Considering the competitive benefit of devaluation coupled with the monetary and fiscal response, minus modest short term uncertainty has been estimated by Leave Means Leave to add 1% to UK GDP in 2017, equivalent to £18bn, delivering a tax benefit of £6.6bn pa. Longer term, leaving the Single Market could add 0.5-0.75% GDP each year or a further £12bn compound due to the saving on EU membership fees, more sensible regulation and global free trade deals, minus a marginal reduction in EU investment.

Now even if this is a best case scenario (and it looks more balanced than the Treasury forecast as it takes account of both ends of the argument) then we end up with a score draw. 

The reality is that the only way Brexit can be made to work economically is to be outside the oversight of the EU Commission and the jurisdiction of the European Court of Justice – so we can be free to strike trade deals with the rest of the world’s growing economies. The only way to achieve those three outcomes is to leave the single market and its customs union.

Likewise, the only way Brexit can be made to work politically is for the UK to show the British people that it has control of its borders where the people of all nations are treated equally unless they present a security risk. Again to achieve this means leaving the single market. Theresa May obviously gets it, but does Philip Hammond?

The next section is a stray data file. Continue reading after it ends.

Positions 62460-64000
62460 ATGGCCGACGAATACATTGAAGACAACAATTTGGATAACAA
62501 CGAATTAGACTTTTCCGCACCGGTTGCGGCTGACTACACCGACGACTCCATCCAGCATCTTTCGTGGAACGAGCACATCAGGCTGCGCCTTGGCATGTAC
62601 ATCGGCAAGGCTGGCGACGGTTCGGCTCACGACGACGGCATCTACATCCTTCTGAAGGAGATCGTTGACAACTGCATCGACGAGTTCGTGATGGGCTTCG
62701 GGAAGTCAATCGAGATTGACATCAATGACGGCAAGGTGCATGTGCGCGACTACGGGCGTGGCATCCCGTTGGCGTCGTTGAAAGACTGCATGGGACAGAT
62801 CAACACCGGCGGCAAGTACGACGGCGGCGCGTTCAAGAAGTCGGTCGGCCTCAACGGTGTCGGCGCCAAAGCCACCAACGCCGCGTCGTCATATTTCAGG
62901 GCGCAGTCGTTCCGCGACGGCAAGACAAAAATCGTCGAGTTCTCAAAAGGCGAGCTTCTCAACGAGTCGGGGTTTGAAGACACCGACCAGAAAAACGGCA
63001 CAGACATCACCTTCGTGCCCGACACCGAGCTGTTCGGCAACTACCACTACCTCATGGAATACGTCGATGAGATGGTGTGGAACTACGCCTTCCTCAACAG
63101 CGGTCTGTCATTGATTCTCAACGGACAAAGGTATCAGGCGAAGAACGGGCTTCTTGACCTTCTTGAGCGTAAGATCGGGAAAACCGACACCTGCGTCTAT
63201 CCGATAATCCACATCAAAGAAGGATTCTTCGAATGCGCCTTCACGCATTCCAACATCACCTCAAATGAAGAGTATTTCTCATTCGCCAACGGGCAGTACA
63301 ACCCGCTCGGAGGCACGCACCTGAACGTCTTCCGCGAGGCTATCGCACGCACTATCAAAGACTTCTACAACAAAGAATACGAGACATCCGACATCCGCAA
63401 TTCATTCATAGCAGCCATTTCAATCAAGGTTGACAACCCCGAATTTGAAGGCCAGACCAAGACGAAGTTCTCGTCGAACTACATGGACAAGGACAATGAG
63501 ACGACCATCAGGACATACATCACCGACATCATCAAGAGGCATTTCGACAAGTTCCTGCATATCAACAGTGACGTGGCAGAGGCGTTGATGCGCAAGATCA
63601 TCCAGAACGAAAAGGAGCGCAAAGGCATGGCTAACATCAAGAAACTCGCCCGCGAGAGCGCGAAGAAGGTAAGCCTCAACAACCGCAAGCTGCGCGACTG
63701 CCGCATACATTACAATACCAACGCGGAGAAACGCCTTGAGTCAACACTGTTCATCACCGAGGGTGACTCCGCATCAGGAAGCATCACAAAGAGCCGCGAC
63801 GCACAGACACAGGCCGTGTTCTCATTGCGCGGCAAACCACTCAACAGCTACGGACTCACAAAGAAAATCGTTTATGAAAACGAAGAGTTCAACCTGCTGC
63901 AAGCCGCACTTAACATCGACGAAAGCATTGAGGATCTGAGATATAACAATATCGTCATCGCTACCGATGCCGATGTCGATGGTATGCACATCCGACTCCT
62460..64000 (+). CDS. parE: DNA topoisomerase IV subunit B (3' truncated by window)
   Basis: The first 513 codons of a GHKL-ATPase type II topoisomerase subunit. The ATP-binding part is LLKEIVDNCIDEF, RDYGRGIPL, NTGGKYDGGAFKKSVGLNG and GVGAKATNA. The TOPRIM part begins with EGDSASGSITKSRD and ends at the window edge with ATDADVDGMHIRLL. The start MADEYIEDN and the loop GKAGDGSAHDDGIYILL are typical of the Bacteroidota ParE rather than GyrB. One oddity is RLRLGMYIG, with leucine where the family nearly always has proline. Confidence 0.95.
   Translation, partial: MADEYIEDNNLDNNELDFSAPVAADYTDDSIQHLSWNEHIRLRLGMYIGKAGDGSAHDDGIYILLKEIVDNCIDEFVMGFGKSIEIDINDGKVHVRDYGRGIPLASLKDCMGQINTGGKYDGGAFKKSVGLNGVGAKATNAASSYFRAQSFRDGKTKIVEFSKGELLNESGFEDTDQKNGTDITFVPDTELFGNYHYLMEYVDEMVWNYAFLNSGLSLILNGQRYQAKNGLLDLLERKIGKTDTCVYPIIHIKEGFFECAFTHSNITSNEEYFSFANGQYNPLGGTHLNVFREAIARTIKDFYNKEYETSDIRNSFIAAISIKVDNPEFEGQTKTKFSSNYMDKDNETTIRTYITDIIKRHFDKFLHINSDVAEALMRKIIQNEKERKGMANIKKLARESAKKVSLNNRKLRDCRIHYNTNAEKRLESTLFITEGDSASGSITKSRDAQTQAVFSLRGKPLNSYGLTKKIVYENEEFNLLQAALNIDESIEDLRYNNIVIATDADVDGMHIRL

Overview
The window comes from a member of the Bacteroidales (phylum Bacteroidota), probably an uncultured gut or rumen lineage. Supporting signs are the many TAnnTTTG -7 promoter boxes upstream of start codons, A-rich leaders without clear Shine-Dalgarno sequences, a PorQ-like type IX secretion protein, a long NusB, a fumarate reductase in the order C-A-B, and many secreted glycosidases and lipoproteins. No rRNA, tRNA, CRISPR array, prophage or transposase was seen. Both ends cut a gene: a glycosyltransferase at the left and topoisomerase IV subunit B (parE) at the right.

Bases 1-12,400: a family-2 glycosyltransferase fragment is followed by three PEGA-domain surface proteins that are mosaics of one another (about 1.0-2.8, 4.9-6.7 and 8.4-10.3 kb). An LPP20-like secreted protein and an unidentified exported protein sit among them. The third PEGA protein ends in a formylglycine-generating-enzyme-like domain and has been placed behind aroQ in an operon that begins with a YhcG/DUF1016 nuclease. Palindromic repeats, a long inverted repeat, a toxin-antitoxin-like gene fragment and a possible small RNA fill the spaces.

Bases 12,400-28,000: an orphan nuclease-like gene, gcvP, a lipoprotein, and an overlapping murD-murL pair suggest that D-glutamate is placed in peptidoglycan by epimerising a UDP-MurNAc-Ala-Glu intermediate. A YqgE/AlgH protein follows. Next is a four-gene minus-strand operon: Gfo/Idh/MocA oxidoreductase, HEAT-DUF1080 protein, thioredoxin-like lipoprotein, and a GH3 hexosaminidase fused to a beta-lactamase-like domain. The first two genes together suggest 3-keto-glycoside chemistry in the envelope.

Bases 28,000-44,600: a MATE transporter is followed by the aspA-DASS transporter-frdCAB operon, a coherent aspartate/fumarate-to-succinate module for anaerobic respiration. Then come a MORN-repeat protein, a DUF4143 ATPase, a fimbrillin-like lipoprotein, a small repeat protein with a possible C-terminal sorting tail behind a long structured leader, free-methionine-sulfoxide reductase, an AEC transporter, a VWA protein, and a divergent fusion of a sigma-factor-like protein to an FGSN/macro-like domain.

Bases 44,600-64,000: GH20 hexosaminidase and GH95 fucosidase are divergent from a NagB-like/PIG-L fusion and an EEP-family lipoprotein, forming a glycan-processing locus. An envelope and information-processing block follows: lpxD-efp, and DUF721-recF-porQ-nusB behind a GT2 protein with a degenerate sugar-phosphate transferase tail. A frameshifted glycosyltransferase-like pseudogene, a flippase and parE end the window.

It is being said that the British public did not know what they were voting for but we only need to look at the tapes of David Cameron, George Osborne and Anna Soubry repeating ad nauseam that “leaving the EU means leaving the single market” to see that it was made absolutely plain to even the dog in the street.

What we are witnessing is an orchestrated effort by a few corporatist organisations to fight a rear-guard action to undermine the vote of the British people to leave the EU. It is time for the Treasury to accept the War is over, stop undermining confidence in the UK economy and get back to its day job, if it still knows how.